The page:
November 26, 2014
Updated July 19 at 9:22 a.m.

Victim’s parents speaking out against WB-RC board member, teachers

Say support for teacher convicted of sex crimes was a ‘slap in the face’

7/18/13

WEST BRANCH — When John and Lori Janczewski attended the sentencing for former Rose City teacher Neal Erickson July 10 who pleaded guilty to first degree CSC against their son, they thought they would finally receive some closure.

But at that sentencing, they found several current West Branch-Rose City teachers, as well as a current board member, seemingly showing their support of Erickson. And it was there they also learned of 10 letters supporting him that were given to Judge Michael Baumgartner, several of which were written by current teachers in the district.

“My wife and I are sick and sad at the support they gave a CSC 1 child molester,” John Janczewski told the Herald in an interview July 18. “We’re very angry. We’re happy with the sentence (Erickson) got. But we’re very angry and not happy with the support of a board member and retired teacher. The message they’re sending our kids is it’s OK to molest a child, I believe, or that they’ll turn an eye to it.”

The board member John Janczewski speaks of is Mike Eagan, who attended the sentencing and sat with Erickson’s family. The Janczewskis attended the July 16 West Branch-Rose City school board meeting to share their displeasure with the board about Mike Eagan’s support.

Mike Eagan told the Herald July 18 that he was supporting Erickson’s family, not Erickson himself.

“I was not there to support Neal Erickson,” Mike Eagan said in a phone interview. “Neal Erickson’s actions were wrong. They are wrong. He broke the law. He is being punished. And I do not support any of the actions that he did. I support his family in their time of troubles. And I feel bad for the victim’s family. They’ve gone through a horrible time.”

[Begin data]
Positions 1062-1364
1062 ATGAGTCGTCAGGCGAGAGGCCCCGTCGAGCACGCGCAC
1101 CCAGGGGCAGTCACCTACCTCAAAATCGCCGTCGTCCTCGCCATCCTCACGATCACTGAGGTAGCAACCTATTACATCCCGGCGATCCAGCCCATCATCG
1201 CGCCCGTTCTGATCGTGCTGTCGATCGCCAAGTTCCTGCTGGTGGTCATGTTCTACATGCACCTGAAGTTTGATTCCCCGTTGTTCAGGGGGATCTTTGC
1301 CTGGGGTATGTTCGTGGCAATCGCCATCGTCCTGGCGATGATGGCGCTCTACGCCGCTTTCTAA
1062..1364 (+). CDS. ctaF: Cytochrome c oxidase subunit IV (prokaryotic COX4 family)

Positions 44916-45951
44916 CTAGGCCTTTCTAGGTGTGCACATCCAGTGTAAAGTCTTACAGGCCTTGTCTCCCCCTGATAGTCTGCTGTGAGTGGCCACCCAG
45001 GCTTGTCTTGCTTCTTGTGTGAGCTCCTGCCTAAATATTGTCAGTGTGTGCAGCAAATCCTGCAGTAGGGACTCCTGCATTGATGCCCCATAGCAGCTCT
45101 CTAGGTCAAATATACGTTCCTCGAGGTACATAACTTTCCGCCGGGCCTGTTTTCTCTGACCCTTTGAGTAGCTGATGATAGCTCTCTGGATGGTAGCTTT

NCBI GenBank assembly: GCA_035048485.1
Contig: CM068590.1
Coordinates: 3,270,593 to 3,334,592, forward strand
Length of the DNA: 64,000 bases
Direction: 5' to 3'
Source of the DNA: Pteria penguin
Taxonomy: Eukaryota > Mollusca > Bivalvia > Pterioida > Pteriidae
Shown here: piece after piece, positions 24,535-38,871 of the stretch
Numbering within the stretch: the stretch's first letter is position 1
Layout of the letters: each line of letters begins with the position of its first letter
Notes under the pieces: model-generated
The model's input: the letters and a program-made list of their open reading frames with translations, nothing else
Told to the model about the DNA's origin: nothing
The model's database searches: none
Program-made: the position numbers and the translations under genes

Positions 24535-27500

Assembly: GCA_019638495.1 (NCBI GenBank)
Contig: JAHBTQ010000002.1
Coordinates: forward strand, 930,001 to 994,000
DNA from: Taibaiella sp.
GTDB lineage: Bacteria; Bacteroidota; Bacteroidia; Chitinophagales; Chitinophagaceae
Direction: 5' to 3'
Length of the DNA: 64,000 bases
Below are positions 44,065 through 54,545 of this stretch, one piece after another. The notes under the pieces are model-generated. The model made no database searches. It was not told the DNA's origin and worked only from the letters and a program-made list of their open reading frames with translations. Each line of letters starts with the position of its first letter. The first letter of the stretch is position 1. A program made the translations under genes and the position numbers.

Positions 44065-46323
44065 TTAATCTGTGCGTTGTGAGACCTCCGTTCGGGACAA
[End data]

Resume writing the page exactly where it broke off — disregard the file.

Mike Eagan said he does not support child abuse.

“I’ve been friends with the family for a long time, and I’m not supporting child abuse,” he said. “I’m there to support the family. Neal was accused of a crime, and he confessed to that crime. He was convicted, and he is serving his time for that crime.”

Mike Eagan said he considers the issue over.

“I see the issue as done at this point,” he said. “There’s nothing anyone can do in this whole issue. The judge has decided and our laws have spoken. And this is what’s happened.”

When asked whether, if he could go back in time, he would still show the same support for the family as he did July 10, Mike Eagan said he’d rather stop the crime.

“If we have the pleasure of going back in time, I’d rather go back seven years and stop this event before it ever happened,” he said. “I don’t want to go back a week. I want to go back seven years. If we’re going to speculate whether we could do things again, that’s where I’d want to go.”

“I don’t know what I would do,” Mike Eagan added. “I still am in a situation that I’m supporting the family. They need support too. Everybody needs support, because this was a tragic happening.”